Dubai: A decline in food prices is expected this year due to improved supplies, but global prices remain high and volatile, Sam Meer, a UK-based exporter, told Gulf News at the recent Gulf Food show.
The director of Commodities Exchange Ltd, a company that exports conventional and organic products, including peas and lentils, to various countries including the UAE, explained that there has been a decline in food prices in the last quarter of 2011.
"We saw a decline of some 5-8 per cent due to the improved supply conditions and in some cases bumper crops. This price decrease is across food commodities such as wheat, maize, and rice.
"However, due to consistent increases from 2010 to 2011, global prices still remain high. This previous increase has been attributed to various factors including extreme weather conditions, an increasing world population as well as [lack of] incentives to grow bio-fuels," he said.
He believes there are major concerns in the UAE regarding the increase in commodity prices.
He said: "We have various factors … with Europe's debt crisis, more is being invested in the UAE. The increased tensions in Syria as well as the Arab Spring have seen further rises in the cost of crude oil."
"With the trade restrictions in Iran, we are seeing more demand of re-exports from the UAE. This will add to the demand in the UAE as it already imports at least 80 per cent of its food products. All these factors are likely to see prices increasing in the UAE unless there are more controls," he said.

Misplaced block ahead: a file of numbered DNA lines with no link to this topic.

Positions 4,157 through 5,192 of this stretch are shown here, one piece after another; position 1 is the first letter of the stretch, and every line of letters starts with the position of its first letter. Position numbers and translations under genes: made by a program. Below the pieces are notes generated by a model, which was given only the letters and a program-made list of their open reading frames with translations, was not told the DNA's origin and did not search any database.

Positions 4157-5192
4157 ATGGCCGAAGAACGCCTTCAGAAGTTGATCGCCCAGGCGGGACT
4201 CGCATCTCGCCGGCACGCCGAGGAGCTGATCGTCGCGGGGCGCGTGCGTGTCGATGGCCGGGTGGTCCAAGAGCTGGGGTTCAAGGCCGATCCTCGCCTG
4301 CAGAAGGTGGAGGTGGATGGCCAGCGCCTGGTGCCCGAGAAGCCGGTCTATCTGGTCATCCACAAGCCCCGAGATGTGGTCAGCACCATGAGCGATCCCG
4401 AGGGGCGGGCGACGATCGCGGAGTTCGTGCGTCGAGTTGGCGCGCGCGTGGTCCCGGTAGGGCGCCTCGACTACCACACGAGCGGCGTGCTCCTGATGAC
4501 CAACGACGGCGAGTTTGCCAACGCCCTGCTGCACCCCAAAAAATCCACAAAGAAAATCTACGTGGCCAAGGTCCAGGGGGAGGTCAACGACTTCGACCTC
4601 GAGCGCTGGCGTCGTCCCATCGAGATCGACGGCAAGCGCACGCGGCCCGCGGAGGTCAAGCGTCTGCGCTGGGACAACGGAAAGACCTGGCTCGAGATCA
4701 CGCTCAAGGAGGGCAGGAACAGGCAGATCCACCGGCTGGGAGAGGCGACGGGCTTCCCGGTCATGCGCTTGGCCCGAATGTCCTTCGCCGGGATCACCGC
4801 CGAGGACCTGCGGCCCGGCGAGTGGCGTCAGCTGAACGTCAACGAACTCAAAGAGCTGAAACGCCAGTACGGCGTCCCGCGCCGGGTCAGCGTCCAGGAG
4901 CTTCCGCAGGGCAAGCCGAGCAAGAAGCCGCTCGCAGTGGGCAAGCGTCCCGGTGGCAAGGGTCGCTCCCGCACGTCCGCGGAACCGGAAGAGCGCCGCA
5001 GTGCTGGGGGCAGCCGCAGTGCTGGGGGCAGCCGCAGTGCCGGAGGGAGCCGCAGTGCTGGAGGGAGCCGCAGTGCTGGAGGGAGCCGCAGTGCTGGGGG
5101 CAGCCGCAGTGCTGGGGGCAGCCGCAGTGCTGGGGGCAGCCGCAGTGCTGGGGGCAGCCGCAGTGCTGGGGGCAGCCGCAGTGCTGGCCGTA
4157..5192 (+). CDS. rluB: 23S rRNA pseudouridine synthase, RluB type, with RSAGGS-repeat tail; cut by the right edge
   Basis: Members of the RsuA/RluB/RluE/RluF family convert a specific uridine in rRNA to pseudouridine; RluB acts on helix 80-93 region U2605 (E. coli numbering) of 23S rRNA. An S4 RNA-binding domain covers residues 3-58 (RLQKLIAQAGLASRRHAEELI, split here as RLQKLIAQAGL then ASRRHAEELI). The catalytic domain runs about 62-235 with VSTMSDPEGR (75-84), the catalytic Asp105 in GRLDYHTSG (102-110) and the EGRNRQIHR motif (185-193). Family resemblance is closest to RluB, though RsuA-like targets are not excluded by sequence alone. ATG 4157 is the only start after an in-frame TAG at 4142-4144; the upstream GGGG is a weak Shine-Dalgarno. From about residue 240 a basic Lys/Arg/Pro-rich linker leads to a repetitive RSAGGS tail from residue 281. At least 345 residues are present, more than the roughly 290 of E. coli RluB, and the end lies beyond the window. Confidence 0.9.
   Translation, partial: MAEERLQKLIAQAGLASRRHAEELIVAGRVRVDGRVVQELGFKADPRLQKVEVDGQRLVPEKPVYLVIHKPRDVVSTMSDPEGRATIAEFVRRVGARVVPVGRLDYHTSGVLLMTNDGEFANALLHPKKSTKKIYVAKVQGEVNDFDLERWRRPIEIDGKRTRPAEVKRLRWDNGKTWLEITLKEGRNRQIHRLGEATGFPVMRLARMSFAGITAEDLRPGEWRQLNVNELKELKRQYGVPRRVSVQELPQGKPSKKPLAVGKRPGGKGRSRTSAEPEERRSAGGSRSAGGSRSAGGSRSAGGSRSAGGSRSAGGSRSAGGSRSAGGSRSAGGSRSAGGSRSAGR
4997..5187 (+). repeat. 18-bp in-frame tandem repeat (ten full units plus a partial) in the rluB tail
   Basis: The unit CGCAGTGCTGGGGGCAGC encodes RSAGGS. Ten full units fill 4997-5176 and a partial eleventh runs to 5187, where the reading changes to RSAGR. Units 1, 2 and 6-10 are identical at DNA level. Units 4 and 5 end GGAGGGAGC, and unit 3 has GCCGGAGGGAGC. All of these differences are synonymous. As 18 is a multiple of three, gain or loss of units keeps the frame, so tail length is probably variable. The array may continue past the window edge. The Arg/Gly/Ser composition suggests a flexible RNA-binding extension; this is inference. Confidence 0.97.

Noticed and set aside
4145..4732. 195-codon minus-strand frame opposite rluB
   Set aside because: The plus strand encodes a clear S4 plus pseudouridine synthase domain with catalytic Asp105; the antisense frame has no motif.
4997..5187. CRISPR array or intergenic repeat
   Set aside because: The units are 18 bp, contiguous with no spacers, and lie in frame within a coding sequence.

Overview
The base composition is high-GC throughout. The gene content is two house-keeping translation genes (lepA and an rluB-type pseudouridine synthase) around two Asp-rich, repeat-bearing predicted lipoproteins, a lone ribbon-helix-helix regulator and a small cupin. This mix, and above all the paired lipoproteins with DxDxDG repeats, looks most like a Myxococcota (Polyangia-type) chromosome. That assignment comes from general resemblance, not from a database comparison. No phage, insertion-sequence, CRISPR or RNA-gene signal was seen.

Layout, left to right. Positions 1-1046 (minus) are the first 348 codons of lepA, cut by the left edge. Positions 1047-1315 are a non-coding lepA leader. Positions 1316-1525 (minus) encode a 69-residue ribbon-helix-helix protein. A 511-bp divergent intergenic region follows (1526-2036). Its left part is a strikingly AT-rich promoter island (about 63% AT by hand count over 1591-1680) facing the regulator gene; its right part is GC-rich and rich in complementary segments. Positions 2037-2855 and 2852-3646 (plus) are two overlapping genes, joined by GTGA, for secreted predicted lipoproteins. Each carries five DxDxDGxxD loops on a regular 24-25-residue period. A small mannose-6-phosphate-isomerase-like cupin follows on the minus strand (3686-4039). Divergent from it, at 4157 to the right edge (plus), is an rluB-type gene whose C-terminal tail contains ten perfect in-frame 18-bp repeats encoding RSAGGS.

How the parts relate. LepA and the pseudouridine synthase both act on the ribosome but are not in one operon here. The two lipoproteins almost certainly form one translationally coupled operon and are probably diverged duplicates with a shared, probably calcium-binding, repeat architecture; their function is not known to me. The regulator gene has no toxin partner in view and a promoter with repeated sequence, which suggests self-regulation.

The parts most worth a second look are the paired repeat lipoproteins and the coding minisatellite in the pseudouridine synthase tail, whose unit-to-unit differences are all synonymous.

When asked which commodities worldwide have been affected by a price increase in the past year, he said there has been an increase of about 5 per cent in Thai rice due to floods.
"This increase has been counter balanced by Pakistan and India's [rice] price reduction. Further, despite better stock levels of maize, production is lowest since 1974.
"Again a major factor is the extreme weather conditions, affecting prices of maize and soya in South America. Wheat prices increased by 36 per cent in Belarus, after the collapse of the ruble and the triple-digit inflation rates seen in Q4. Again prices of commodities vary from country to country as wheat prices decreased by 15 per cent in South Africa and Ethiopia."